UT Health San Antonio and Spurs take over elementary PE classes

The San Antonio Spurs Sports Academy with UT Health San Antonio took charge of the physical education classes at a Northeast Side elementary school May 8.

The clunk of basketballs hitting rims instead of the swooshing of nets mixed with squeals of laughter as the Spurs Coyote led a group of third graders through basketball drills. lt was part of an afternoon of fun and learning when the San Antonio Spurs Sports Academy with UT Health San Antonio took charge of the physical education classes at a Northeast Side elementary school May 9.  

During the Spurs PE Takeover, UT Health San Antonio sports medicine physicians, Guy Nicolette, MD, Ken O. Kenneth-Nwosa, MD, and Alberto Oseguera, MD, joined Spurs Sports Academy coaches and members of the Spurs Hype Squad as they led three PE classes at Camelot Academy. Together they shared information about healthy lifestyle habits such as getting enough sleep and eating nutritious foods.

Guy Nicolette, MD

“If you want to be a professional athlete or college athlete, you have to fuel your body the right way. Athletes sometimes have their favorite fast food, but most of the time they are providing themselves with the best balance of colorful veggies, good protein and good fats. The better you fuel your body, the better it will work,” Nicolette, who sees patients at UT Health at Kyle Seale Parkway and serves as the Spurs team doctor, told students.

During the takeover, third-, fourth-, and fifth-grade students performed stretching moves before breaking up into groups. They navigated a floor ladder skill test with more enthusiasm than grace and made one attempt after another to sink a basket, all to the cheers of the coaches. Outside, the Hype Squad led students in a dance routine and then formed a circle as the students showed off their skills. 

“I didn’t know what to expect. I thought it was just basketball but the cool thing is you might have a kid that’s not great at basketball, but they are having a great time out here dancing,” said Amy Behlen, the school’s PE teacher. “The kids who are athletic or don’t like to dance are having a great time with basketball. It’s a little bit of something for everyone.”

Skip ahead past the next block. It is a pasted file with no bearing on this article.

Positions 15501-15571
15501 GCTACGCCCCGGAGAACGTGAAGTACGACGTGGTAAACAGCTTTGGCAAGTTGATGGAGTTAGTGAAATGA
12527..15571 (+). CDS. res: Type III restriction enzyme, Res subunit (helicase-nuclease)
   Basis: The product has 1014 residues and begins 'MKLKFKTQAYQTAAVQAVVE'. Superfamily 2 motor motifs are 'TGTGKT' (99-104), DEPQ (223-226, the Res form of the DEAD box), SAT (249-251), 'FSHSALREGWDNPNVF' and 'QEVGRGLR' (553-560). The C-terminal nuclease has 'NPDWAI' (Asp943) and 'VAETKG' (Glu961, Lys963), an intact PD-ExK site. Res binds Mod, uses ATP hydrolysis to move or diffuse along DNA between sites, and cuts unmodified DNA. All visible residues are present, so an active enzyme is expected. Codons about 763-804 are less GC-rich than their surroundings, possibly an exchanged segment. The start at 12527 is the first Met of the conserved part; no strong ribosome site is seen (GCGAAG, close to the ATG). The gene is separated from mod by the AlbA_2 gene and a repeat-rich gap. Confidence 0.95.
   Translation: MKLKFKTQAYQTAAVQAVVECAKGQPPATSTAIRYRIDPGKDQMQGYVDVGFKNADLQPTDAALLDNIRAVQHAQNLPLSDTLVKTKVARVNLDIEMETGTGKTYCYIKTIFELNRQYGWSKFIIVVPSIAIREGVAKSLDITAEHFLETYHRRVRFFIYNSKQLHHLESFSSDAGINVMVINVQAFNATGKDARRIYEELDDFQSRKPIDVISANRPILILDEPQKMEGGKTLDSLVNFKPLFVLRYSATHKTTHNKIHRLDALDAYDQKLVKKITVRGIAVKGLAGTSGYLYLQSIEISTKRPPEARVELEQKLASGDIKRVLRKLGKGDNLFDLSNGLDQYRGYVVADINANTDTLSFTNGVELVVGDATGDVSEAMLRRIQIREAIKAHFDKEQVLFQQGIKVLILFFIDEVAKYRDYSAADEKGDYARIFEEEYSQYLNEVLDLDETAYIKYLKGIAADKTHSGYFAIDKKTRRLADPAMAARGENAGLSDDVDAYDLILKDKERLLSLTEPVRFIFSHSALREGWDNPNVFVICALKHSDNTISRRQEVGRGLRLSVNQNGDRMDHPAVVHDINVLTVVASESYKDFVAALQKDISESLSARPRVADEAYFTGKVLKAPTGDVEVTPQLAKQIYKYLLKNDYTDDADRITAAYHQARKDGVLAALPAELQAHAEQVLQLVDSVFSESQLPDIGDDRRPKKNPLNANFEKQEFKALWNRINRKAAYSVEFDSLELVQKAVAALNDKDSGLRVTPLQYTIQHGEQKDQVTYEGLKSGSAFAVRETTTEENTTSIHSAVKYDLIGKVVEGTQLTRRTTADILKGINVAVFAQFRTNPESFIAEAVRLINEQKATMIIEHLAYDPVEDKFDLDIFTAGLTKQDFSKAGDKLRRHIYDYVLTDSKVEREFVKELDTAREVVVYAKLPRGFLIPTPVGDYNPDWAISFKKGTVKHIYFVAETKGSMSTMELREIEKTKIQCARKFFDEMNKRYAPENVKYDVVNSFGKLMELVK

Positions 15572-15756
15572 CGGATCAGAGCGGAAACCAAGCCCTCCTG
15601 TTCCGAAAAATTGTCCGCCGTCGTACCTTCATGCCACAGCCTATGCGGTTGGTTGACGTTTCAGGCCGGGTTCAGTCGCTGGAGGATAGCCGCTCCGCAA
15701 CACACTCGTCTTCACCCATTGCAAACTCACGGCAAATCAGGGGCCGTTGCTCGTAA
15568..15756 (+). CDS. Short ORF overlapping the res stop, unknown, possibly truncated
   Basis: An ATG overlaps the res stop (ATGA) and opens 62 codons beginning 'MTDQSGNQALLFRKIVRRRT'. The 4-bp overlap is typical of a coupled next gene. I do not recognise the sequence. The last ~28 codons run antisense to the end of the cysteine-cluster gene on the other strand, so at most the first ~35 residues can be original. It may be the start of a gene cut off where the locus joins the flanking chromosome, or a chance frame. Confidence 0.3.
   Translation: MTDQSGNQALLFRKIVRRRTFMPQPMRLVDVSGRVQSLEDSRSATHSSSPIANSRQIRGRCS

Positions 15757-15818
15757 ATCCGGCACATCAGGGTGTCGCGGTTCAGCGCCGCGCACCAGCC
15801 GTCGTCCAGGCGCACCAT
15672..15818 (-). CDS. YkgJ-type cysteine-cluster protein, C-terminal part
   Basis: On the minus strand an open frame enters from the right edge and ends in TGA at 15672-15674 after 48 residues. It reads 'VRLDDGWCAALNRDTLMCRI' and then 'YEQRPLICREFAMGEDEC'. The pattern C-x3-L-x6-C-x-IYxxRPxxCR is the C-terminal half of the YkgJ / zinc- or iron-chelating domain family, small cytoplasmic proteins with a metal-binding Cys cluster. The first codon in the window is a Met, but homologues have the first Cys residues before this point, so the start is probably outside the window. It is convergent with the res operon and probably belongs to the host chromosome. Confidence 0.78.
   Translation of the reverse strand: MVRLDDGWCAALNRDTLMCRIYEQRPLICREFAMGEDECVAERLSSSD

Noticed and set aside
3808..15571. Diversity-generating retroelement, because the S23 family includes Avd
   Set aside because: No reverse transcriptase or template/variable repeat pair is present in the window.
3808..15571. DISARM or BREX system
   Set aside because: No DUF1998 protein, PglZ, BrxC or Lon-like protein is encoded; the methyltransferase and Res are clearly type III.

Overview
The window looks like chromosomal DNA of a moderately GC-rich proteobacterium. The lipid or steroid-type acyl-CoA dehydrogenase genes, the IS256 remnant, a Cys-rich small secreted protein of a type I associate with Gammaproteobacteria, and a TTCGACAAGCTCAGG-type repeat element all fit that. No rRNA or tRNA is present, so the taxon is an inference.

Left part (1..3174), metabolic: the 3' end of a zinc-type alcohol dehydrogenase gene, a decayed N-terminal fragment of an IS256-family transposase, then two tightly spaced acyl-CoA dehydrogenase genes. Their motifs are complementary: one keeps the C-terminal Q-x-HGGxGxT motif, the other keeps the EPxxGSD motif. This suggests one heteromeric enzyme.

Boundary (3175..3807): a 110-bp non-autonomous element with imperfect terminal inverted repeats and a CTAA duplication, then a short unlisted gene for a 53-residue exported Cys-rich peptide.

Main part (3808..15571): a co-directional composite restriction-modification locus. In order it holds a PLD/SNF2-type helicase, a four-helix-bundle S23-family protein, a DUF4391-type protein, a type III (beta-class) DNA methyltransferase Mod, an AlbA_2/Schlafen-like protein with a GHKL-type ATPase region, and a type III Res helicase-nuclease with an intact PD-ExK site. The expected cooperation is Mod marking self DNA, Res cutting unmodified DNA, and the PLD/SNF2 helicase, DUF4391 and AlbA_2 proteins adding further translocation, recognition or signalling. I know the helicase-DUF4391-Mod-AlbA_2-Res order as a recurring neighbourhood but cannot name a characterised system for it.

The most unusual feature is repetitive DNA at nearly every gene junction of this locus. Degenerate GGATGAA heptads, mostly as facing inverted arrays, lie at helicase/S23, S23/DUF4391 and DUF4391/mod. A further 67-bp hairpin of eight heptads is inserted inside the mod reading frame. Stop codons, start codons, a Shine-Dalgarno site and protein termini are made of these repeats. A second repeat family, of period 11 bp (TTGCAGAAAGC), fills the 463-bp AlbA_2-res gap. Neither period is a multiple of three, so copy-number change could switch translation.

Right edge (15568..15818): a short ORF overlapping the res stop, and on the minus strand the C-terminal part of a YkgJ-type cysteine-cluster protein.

At the end of every session, each of the more than 200 students participating received a branded drawstring bag from UT Health San Antonio. They were also given tickets to a San Antonio FC soccer game from Spurs Sports Academy.

Giving back

Camelot Academy on San Antonio’s Northeast Side is a Title I campus with more than 90% of its students classified as economically disadvantaged. The event was an opportunity to support students who may not have a chance to attend a professional sporting event, said Austin Peebles, Spurs Sports Academy associate director.   

“We give them a Spurs Day. We want them to have fun and enjoy life. A lot of kids go through a lot of different things, and we just want them to enjoy their day with us,” Peebles said.

He said the sports academy and the dance team began the PE takeovers about nine years ago and conduct eight events a year throughout the city. 

“We want to get kids moving and playing. But we are also here for the teachers. We want to give them a little break,” Peebles said. 

Nicolette said being part of the event is a way to not only give back to the community he serves, but also a chance to talk to kids about finding balance in their lives. 

“I think we fall into a trap of being a little overly prescriptive of what shouldn’t be done. I’m not sure that works great on kids — it doesn’t work great on adults either,” he said. “It’s about how you can do things that are a balance of all these activities that you want to do and still maintain your physical and mental health. And so, to say ‘no gaming’ is not reality and that’s not healthy. It’s a moderation of things.”

A ripple effect

He said the one takeaway he wanted the students to share with their parents is the benefits of a good night’s rest. 

“Sleep is the most important thing you can do that’s free,” he told the students. “If you can get five full cycles of sleep — and for most kids your age that is somewhere between nine to 12 hours — then you are giving your body the rest it needs, you are helping it to repair any injuries accumulated during the day, and you are helping your brain function better for the next day.”

Shara Wade, the school’s assistant principal, said the event shows the students that others outside their school community care about them. She said that when students share their experience with their parents, the compassion shown by the Spurs staff and physicians also extends to their families.

“It has a ripple effect,” she said. 

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